Even so, his association with the Concord and the Ashen Band has softened his attitudes considerably. In particular, the often sarcastic but eminently logical observations of Sister Maude Khlesl have served to give Marius pause in his prejudices, as has the generous change of heart that his own mistress has displayed since they witnessed the senseless destruction of the 4th Crusade. During the events of that disastrous pilgrimage, and for 5 years afterwards, Marius served as his mistress’ agent as she capably, but ultimately ineffectually, navigated the treacherous waters of the Cainite intrigues that sought to steer the Franks both before and after the Great Sack of Constantinople of 1204. At the feet of Prince Iulia and her own sire, Katerina, he gained an excellent understanding of the levers of power, alliance, and betrayal during this time. In the wanton brutality and greed of the crusaders, the bloodthirsty machinations of the likes of their would-be Cainite puppet-masters, and the cruel capriciousness of the Antonians and the Narsene Lasombra, he saw the very worst in men, both alive and undead.
And yet, working with good and worthy masters and coterie-mates in the years since, both among the Concord and the Ashen Band, he has become convinced that both virtue and villainy exists in the hearts of all peoples, even his own, and that Lord Vencel’s rhetoric concerning the value of peaceful trade and security in Transylvania is a worthwhile goal to pursue for Vlach, Magyar, and Saxon alike. The educated realisation that often, the strifes that plagued his people were caused by Cainites, whether they be Arpad Ventrue against other Arpad Ventrue, or the Tzimisce servants of Vladimir Rustovitch against all of the Arpad factions or other Tzimisce enemies, has only deepened his commitment to the aims of the Concord, and engendered a disgust for the selfish political games that the clans play without considering the consequences to ordinary folk.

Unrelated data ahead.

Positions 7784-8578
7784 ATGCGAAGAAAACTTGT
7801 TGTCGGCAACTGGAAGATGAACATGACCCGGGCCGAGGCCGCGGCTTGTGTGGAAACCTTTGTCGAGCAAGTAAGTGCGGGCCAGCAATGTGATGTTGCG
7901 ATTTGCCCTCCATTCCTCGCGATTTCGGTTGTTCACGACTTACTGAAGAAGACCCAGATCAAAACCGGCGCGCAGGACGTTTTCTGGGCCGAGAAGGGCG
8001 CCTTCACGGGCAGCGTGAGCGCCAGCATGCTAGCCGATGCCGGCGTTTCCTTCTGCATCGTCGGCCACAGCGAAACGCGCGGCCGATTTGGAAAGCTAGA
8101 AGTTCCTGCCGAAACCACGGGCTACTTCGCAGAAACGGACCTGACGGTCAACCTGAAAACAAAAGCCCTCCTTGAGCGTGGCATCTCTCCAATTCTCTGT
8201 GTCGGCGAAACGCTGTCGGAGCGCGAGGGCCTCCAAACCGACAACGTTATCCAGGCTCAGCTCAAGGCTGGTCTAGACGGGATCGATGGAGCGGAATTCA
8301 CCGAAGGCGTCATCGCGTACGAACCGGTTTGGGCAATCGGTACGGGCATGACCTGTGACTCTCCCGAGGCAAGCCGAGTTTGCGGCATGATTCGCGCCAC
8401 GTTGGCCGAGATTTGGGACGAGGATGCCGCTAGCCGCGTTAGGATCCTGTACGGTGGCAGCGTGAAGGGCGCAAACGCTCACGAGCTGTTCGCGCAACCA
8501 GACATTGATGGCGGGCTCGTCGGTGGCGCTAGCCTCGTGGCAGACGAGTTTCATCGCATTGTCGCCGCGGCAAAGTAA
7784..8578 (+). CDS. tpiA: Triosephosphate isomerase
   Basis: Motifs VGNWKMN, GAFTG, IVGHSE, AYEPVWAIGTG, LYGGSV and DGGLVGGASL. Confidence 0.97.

It would seem that this is the quality of Marius de Şimand. He perceives and understands his fellow Cainites and their politics intimately, he can advise comprehensively, and yet it is apparent that he has no designs on such power himself. Indeed, it is known among the Concord that even before his Embrace, Prince Iulia prized his insights enough to send him ahead to scout Weissenburg in 1208 and 1209, when the Nosferatu brood of Octavus Silberschmied displaced her own regent, Crispin Herkel, after her lengthy sojourn in Constantinople. And it was to Marius that she placed her trust in 1211, when the rest of the Concord travelled to Magdeburg after Lord Jürgen declared his praxis over the Burzenland. Little did he know then, but this last mission was the last test in a long line of subtle trials that Prince Iulia and Lady Katerina had laid down for him, and his part in the successful conclusion of the Magdeburg Affair earned him the Embrace.